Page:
All About History

William the Conqueror

On 5 January 1066, King Edward the Confessor of England passed away without a true heir. Upon his deathbed, the dying ruler had bequeathed his throne to the most powerful man in the kingdom, Harold Godwinson, Earl of Wessex. The day after the king’s death, Harold received the acceptance of the English magnates in London and was crowned. When word travelled across the Channel to the mainland and reached one of the most powerful nobles of northern France, he flew into a rage. William, Duke of Normandy, believed he was next in the line to the English throne. Harold had stolen what did not belong to him, so as the rightful heir, the duke would do whatever it took to claim what was his; thus, he would become William the Conqueror.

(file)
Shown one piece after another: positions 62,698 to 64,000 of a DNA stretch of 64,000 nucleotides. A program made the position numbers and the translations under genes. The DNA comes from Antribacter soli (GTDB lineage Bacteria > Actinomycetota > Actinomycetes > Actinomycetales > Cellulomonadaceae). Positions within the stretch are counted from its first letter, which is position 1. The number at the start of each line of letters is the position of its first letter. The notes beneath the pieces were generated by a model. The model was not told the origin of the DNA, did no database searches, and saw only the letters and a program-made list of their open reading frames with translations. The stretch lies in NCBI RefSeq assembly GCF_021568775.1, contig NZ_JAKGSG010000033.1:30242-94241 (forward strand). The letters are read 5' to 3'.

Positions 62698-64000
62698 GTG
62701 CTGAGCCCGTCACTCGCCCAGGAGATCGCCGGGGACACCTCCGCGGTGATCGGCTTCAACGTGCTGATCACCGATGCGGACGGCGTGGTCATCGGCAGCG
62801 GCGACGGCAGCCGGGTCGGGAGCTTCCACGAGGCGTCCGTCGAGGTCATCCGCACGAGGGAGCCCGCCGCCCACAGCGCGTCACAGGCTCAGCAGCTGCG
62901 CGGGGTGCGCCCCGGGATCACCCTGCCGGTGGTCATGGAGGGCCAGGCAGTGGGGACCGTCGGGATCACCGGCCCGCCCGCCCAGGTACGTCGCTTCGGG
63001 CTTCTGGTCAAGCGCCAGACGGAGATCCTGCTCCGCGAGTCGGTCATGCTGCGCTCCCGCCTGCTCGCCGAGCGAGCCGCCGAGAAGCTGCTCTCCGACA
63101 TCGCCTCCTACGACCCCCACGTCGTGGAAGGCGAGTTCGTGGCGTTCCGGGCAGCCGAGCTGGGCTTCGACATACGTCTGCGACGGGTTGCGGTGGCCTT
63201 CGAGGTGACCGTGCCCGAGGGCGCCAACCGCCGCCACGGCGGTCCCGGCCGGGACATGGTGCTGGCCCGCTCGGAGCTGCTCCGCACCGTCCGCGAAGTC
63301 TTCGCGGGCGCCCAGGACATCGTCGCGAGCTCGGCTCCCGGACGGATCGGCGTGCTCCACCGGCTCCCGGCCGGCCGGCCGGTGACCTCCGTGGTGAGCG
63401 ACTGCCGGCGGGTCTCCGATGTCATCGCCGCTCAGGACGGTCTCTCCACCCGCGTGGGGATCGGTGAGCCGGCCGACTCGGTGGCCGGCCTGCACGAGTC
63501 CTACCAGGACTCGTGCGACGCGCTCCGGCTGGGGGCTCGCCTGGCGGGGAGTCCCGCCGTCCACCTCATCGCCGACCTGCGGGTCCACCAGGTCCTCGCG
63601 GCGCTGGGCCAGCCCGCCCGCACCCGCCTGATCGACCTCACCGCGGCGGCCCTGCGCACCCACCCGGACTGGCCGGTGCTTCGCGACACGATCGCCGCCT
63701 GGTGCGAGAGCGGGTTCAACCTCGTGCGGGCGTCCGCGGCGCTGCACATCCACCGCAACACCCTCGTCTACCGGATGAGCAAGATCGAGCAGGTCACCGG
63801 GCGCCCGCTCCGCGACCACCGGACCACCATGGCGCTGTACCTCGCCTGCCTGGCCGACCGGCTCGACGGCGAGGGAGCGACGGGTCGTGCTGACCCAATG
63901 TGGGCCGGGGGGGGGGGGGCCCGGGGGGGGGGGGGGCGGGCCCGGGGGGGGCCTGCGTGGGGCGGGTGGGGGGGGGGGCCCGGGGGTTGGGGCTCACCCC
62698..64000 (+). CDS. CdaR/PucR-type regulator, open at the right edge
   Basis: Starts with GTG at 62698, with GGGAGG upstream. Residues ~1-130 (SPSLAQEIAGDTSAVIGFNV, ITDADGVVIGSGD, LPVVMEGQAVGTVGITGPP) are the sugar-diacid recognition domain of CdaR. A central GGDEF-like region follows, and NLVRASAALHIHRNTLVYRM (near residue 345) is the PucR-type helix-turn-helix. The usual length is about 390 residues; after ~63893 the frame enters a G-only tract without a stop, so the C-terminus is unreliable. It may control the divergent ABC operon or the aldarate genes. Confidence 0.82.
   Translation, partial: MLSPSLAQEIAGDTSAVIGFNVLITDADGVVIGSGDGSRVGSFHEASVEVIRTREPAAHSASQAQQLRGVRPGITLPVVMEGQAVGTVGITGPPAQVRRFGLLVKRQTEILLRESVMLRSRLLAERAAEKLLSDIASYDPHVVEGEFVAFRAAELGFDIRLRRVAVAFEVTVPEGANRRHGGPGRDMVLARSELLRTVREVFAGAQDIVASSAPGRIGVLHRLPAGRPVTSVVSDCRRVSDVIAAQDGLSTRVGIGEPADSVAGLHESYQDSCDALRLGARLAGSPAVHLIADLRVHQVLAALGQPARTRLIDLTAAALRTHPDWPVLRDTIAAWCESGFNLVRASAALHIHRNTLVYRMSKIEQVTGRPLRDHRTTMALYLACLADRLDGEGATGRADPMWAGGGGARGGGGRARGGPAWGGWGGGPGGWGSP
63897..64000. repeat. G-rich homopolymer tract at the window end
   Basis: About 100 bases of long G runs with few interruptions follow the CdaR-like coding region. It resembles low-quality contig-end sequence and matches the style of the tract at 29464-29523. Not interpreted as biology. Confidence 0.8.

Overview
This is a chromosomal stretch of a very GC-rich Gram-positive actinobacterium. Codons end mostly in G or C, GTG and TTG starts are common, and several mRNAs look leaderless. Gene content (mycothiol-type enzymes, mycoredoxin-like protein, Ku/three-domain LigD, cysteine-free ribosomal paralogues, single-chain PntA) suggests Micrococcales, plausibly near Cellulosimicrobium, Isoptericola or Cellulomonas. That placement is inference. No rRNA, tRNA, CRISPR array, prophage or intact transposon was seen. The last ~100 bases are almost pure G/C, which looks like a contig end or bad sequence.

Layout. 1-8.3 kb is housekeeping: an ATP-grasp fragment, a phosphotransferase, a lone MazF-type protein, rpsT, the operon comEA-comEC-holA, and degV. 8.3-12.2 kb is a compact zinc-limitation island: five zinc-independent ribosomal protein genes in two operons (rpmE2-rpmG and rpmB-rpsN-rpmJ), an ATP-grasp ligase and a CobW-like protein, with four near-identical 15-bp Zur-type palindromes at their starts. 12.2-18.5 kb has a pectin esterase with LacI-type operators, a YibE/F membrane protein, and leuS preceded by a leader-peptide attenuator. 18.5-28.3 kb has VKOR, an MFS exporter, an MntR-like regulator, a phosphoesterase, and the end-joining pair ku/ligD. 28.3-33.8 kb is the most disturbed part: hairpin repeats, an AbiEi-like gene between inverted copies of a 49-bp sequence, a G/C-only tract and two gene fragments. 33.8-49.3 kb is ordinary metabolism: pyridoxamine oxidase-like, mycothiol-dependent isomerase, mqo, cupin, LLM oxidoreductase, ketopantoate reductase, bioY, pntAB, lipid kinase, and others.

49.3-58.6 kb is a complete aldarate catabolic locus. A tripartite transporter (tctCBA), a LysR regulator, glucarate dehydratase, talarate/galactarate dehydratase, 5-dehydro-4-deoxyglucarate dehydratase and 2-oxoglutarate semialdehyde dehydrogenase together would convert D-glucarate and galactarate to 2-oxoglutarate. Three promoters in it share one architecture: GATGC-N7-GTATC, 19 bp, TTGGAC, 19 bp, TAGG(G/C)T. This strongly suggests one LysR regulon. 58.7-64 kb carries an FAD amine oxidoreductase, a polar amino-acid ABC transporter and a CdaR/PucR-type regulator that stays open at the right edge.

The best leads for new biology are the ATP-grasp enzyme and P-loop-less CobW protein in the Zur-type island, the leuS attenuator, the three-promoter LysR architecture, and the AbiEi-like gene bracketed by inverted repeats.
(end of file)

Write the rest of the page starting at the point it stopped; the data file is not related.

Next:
40 years earlier in 1026, Count Robert of the Hiémois, William’s father, looked out the window of his room at Falaise Castle to see a young woman below walking alongside the River Ante. Struck by her beauty, the count ordered his servants to bring the maiden to his bedroom that night. Her name was Herleva, the daughter of a lower-class tanner. Even if the stories were true that the count fell deeply in love with her, Herleva never became more than a concubine to Robert.

However, their relationship became much more complicated the following year on 5 August when Duke Richard III of Normandy suddenly became ill and died. As Richard’s younger brother, Robert acted quickly to seize the duchy. With the support of several powerful Norman magnates, it did not take long before he became Duke

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